Tuesday, December 21, 2010

Apple: Revenue Growth vs. Growth in Operating Expenses

Apple: Revenue Growth Vs. Growth in Operating Expenses
I'm taking time mid-week as I prepare revisions to my December quarter estimates and resulting updates to my AAPL price targets and forecasts for a comparison of Apple's revenue growth vs. growth in the company's operating expenses.
Outside of the cost of sales (the costs of products sold), operating expenses represent Apple's largest cost segment. Comprised of R&D expenses and selling, general and administrative expenses, in fiscal year 2010 operating expenses consumed about 11.2% of Apple's reported revenue. From a high of 12.2% of revenue in the second fiscal quarter to a low of 10.2% of revenue in the fourth fiscal quarter, operating expenses have an direct and material impact on Apple's earnings and pace of earnings growth. 
FY2010 Revenue Growth v. Operating Expense Growth
In fiscal year 2010 Apple grew revenue 52% and earnings per share by an impressive 67%. Contributing to a pace of eps growth greater than the pace of growth in revenue was Apple's ability to keep the pace of growth in operating expenses well below the pace of growth in revenue.

Sunday, December 19, 2010

Posts At Eventide Resource Guide For Independent AAPL Analysts

Posts At Eventide Resource Guide For Independent AAPL Analysts
As a moderator of the Apple Finance Board and an independent Apple analyst, two of the challenges I encounter in preparing quarterly estimates are finding useful historical information about Apple's quarterly results and formatting that information for purposes of analysis.
My AAPL quarterly estimates and share price forecasts are influenced by the company's more recent results. Consequently, finding and storing appropriate financial information is essential in the estimate and forecast development process. As a benefit to members of the AFB and regular readers of this blog, over the past few weeks I've posted a series of entries that provide "the essential building blocks" in developing quarterly estimates for future periods based in part on the company's more recent results. 
I'm posting the links to the pertinent blog posts as a reference guide for readers working  on their own quarterly estimates:
It's my desire for this work to be a benefit to all readers seeking to understand Apple's recent quarterly performances and to serve as a repository of information about the company's recent results for the benefit of other independent analysts preparing quarterly estimates and share price forecasts.
Robert Paul Leitao

Apple: Testing Analyst EPS Estimates With Revenue Forecasts

Apple: Testing Analyst EPS Estimates With Revenue Forecasts
I'm frequently asked by members of the Apple Finance Board to review the revenue and resulting earnings per share estimates of Wall Street analysts for accuracy of their eps estimate outcomes.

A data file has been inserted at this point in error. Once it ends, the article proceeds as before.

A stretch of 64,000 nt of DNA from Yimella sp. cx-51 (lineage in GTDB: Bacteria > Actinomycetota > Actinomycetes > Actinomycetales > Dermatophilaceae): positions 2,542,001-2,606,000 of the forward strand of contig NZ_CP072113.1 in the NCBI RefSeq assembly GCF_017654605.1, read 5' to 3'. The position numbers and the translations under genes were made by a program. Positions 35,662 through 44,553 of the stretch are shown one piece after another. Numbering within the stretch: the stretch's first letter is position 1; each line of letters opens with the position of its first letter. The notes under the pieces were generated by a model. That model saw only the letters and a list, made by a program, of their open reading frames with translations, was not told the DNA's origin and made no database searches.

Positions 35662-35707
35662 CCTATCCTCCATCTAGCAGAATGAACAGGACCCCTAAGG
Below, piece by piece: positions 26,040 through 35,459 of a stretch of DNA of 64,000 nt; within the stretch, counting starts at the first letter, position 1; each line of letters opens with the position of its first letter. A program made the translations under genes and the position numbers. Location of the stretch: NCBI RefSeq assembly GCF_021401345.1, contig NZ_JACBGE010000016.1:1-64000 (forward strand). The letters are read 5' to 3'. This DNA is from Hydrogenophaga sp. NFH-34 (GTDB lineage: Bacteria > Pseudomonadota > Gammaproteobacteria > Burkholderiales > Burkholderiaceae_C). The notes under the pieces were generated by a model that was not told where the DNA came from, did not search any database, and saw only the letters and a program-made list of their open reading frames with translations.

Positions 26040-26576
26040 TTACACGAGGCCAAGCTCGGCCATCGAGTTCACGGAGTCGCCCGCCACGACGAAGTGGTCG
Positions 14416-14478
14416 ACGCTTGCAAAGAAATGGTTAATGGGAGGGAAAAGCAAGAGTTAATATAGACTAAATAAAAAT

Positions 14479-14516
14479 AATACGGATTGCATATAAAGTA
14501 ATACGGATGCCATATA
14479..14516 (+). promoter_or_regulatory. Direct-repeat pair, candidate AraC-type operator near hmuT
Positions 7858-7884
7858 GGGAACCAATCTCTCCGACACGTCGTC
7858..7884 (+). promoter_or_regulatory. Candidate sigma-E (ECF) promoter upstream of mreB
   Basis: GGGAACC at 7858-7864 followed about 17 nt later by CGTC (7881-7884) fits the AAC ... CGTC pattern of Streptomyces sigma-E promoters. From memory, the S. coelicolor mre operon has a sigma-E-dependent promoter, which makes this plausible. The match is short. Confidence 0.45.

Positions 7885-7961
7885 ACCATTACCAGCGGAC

Late last week Philip Elmer-DeWitt posted an Apple 2.0 column titled $1 billion here, a million there in which he cited recent analyst revisions to December quarter estimates. In composing a comment in response to that column, I reviewed the net revenue to net income ratio for Apple over the past several quarters and came up with a ratio to apply to revenue estimates to determine a corresponding eps result. This is one of the tests I apply to my own estimates before publishing the results of my work.
It's a fairly easy and reasonable (though not intended to be precise) way to test the relationship between an analyst's revenue and eps estimates. In fiscal year 2010 about $.215 of each revenue dollar reached the net income line. Multiple an analyst's revenue estimate in billions by .215 and then divide that amount by .935 for the number of shares (about 935 million) that will be reported by Apple in the December quarter for use in the eps calculations.
Quarterly Revenue Data and Cost Component Ratios
On November 21st I published a blog post titled Apple's Profitability and the Influences of Gross Margins, Tax Rates and OpEx. This post details the impact of these components on Apple's quarterly results over the past two fiscal years. On November 28th I continued this review in a blog post titled Apple: A Quarterly Comparison of Costs and Cost Ratios To Revenue. For readers interested is reviewing the quarterly results for the past two fiscal years, I've posted the data in an entry titled Apple: A Comparison of Eight Quarters of Revenue and Earnings Per Share. The post is intended to be a conveniently accessed repository of the quarterly information for Apple Finance Board members and other readers if this blog. 
I will be updating my own published estimates for the December quarter before the end of the month and under no scenario do I see quarterly revenue below $26.5 billion and eps below $6.00 per share.

In the December quarter, due in large part to an anticipated 70% rise in revenue, I expect the net income ratio to revenue to be higher than the FY2010 average. In the December quarter operating expenses will scale at no more than two-thirds the pace of revenue growth and the company's tax rate will remain low. I also expect gross margin to rise sequentially, leading to an eps performance far higher than current analyst estimates.

Robert Paul Leitao

Sunday, December 12, 2010

Let's Take A Look Back At The Mac's Performance

Let's Take A Look Back At The Mac
Today I'd like to close my recent series of posts analyzing Apple's results over the past eight fiscal quarters with a quick look back at the Mac. Apple's line of Macintosh personal computers has been the company's most enduring product line and for most years of the company's existence the product line most critical to the company's financial success. 
The Apple iPod, iPhone and iPad
Beginning in 2003, following the opening of the iTunes music store and the release of iTunes for Windows, the Apple iPod began to supplant the Macintosh as Apple's revenue and earnings driver. As recently as the first fiscal quarter of 2007, only four short years ago, the Apple iPod line of digital music players, iTunes music sales and iPod-related products represented 57% of Apple's reported revenue versus about 43% of revenue generated by the Macintosh line of personal computers and Macintosh-related peripherals and software. The iPod's success proved critical to Apple's ability to successfully complete what might be best described as an awkward transition from the PowerPC chip architecture to Intel chips.